The Church of Scotland’s first Missionary to India.
Born in the parish of Moulin in 1806, Alexander Duff was first educated in what is now the Kirkmichael Session House. He boarded with the brilliant teacher Mr Macdougall, returning home to Moulin each Saturday. He went on to Perth Grammar school then St. Andrews University where he studied theology, before being chosen as the Church of Scotland’s first missionary in India. After an initial spell in India, during which he had an important part to play in changing and modernising the country’s educational system, he returned to Scotland, where he rose to become moderator of the Free Church of Scotland. During further visits to India, Duff also played a part in establishing the University of Calcutta.
The Duff Memorial Free Church designed by L & J G Falconer in 1890, but which is now disused and sadly dilapidated.
Scottish missionaries of the 19th century enjoyed considerable status at home, as evidenced by the commemoration of Alexander Duff through the building of this once fine church.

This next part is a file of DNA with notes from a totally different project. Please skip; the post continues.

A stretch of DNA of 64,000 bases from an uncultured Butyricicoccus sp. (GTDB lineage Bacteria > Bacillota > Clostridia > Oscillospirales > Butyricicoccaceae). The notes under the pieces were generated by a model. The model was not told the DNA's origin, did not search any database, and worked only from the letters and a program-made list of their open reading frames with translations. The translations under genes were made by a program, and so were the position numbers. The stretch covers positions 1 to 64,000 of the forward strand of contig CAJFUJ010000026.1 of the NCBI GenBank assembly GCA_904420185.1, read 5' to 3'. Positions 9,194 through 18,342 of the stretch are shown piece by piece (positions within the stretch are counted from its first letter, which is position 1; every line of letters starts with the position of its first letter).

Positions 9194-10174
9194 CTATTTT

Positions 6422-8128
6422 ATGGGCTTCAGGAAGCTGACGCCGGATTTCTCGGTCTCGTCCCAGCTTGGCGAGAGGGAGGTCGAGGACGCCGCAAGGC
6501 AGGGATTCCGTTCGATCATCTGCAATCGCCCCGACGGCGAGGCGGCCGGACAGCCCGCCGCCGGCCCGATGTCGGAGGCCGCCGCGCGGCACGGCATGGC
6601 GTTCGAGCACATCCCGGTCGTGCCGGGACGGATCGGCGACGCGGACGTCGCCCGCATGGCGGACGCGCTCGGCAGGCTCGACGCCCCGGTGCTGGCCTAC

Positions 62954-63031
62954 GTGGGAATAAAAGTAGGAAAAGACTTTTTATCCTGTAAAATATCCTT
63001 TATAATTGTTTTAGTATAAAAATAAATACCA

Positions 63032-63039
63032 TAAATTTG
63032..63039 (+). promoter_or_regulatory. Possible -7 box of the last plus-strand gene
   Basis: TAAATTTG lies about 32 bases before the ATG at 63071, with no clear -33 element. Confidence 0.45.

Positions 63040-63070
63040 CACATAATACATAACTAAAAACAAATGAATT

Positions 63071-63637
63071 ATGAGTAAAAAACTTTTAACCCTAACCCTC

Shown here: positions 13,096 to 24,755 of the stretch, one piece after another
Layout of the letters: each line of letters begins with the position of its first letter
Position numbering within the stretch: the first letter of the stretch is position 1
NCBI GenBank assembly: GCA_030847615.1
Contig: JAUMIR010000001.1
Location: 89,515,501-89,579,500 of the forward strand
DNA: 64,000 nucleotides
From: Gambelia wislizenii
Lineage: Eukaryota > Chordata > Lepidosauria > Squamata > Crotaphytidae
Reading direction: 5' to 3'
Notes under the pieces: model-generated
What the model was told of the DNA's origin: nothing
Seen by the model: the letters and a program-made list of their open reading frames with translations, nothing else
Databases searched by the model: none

The nation took great pride in the many men and women who left the home shores to go out and preach ‘the Word’ all over the globe.
Part of the explanation as to why the Scots should be so pre-occupied with spreading the Word overseas can be found in the competition that existed between the three Presbyterian churches which followed the Disruption of 1843 – a schism within the established Church of Scotland in which 450 evangelical ministers of the Church broke away over the issue of the Church’s relationship with the State to form the Free Church of Scotland. Also, overseas conversions were able to be presented as more glamorous than endeavours at home.
The cult of David Livingstone was very important in fuelling Scottish missionary endeavour. He was seen to embody the very characteristics which most Scots could identify with – he was from a humble background, but through diligent and hard work educated himself and gone on to become famous for his exploration of Africa.
The churches paid particular attention to the efforts of missionaries and accounts of their sterling efforts were given out regularly in journals and popularised in children’s books which were often used as Sunday School prizes.
The work of missionaries was brought home to Scots by means of the Magic Lantern Show. Audiences in church hall throughout the land were treated to images of the strange and the exotic and this novelty appeal was important in raising funds.
Literature produced by and about missionaries emphasised the importance of their ‘civilising’ work and provided and moral imperative for British Imperial Expansion.